Can you furlough a sole director under the Coronavirus Job Retention Scheme (CJRS)? It’s a question that we’ve been asked a number of times.
A sole director cannot be furloughed completely as they still have to be present to undertake their statutory duties. Such things as on-going administration, book-keeping, tax-filings and banking would likely come under this heading.
However, part-furloughing is possible, with the director’s work and duties as an employee of the business, the subject of the furlough.
That means they cannot do any work they would carry out in normal circumstances to generate commercial revenue or provides services to or on behalf of their company.
Activities such as talking to customers and suppliers, marketing the business, posting on social media and taking work calls would fall into that ‘work’ category.
It is also important to stress that the scheme is only for any wage paid through PAYE to the director. It does not extend to dividends paid to directors.
The government has put nothing in place to provide financial support to shareholders where the amount of their dividend is affected by the coronavirus crisis.
Here’s what HMRC guidance says: “To be eligible for the grant, when on furlough, an employee cannot undertake work for, or on behalf, of the organisation. This includes providing services or generating revenue.”
It adds: “If an employee is working, but on reduced hours, or for reduced pay, they will not be eligible for this scheme.
“Where furloughed directors need to carry out particular duties to fulfil the statutory obligations they owe to their company, they may do so provided they do no more than would reasonably be judged necessary for that purpose.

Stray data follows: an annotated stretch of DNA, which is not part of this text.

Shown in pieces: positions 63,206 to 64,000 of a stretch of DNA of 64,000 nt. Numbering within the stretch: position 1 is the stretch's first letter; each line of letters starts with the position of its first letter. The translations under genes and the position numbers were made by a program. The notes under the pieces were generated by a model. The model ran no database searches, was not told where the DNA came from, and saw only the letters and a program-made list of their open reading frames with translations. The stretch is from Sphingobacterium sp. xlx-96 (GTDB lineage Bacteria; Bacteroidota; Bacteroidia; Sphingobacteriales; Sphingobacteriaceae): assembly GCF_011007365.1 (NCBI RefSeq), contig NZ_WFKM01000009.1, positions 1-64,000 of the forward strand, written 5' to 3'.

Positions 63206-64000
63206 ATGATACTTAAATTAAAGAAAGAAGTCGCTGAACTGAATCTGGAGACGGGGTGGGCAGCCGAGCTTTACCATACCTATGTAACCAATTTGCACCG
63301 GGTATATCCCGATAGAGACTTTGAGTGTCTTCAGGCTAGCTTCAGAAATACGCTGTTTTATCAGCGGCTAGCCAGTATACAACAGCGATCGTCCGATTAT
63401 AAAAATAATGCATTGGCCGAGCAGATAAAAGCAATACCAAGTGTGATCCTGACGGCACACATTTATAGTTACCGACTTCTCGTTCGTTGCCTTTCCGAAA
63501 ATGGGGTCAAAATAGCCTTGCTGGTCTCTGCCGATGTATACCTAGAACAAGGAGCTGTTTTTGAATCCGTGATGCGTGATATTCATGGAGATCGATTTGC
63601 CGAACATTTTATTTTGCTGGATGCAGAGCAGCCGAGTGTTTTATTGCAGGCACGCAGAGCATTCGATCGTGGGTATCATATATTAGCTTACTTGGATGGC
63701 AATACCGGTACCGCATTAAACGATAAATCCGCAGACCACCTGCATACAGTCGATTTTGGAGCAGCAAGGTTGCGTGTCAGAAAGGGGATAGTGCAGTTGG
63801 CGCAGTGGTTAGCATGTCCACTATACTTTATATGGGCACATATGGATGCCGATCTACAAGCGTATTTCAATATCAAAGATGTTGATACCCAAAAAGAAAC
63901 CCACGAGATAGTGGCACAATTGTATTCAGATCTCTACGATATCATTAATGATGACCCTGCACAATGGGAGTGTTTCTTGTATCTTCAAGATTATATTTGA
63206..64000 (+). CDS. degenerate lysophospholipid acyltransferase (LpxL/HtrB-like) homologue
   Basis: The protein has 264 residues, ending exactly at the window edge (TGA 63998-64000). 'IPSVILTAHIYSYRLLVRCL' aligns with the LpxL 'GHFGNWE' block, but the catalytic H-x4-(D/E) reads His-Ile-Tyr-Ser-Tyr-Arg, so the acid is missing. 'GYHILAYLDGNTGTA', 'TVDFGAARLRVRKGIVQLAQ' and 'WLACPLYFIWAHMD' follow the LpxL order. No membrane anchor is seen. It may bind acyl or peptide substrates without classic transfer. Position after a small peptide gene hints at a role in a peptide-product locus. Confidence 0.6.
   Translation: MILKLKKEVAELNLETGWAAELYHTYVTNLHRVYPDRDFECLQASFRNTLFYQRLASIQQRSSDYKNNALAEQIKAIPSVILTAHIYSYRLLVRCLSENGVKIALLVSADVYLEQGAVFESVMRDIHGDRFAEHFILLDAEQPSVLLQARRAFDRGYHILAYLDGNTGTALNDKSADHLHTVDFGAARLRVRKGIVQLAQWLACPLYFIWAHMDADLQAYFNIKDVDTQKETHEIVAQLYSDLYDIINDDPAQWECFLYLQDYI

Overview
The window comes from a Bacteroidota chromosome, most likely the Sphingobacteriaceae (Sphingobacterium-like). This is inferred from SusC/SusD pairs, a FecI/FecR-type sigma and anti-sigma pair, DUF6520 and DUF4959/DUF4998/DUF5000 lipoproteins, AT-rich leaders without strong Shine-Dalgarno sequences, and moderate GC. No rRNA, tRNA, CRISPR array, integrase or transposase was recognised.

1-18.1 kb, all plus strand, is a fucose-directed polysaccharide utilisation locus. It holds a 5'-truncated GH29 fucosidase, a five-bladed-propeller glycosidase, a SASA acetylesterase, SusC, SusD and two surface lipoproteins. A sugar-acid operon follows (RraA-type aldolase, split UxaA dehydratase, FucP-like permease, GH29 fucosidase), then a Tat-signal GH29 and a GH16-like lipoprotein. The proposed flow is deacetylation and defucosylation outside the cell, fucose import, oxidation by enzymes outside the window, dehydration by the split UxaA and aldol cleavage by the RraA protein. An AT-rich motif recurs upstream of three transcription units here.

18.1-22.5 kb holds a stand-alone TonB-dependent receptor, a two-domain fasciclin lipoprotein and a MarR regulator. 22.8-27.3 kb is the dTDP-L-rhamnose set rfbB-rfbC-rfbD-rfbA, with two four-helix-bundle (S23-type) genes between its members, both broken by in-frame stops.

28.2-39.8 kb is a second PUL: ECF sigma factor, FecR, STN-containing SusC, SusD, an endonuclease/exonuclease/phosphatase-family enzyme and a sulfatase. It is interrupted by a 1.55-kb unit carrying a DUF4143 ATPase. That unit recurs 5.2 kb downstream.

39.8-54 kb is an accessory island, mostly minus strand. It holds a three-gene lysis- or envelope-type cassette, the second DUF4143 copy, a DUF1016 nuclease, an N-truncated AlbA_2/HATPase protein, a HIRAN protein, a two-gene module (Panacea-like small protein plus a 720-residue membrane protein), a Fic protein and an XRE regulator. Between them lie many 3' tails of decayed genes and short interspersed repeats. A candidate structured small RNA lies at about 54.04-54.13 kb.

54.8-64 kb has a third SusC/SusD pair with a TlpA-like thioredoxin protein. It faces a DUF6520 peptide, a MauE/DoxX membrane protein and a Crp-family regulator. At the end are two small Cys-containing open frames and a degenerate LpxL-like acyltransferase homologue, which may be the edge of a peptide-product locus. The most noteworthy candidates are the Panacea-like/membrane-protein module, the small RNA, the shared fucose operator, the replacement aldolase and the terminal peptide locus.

“For instance, they should not do work of a kind they would carry out in normal circumstances to generate commercial revenue or provides services to or on behalf of their company.”
If the company has two directors then one could be totally furloughed leaving the other in charge of those statutory obligations.
Directors are eligible to make a claim through the system if they are paid through PAYE – and as with other employees any possible claim would be for 80 per cent of the salary paid to them, capped at £2,500.
Here’s an example of how the scheme could work:
A company’s sole director pays himself a basic annual salary of £8,632. The rest of their renumeration is made up by a dividend on the company’s profits. No amount of this dividend can be reclaimed from the government.
As a result of the coronavirus crisis and the government’s restrictions, the company, which is in the entertainment industry, shut down during March.
The director can be furloughed from the day that the company confirms in writing that is happening.
The amount claimed under the scheme for 2019/20 would be £8,632, divided by 12 and adjusted to deduct the number of days worked in March.
Employer pension contributions would then be added: there is no NI to add as annual salary is less than the Employers’ Secondary NICs threshold.
The amount being claimed for 2020/21 would be based on the same figures, with no adjustment for days worked.
At the moment the company can continue to claim for the director under the scheme until the end of June 2020.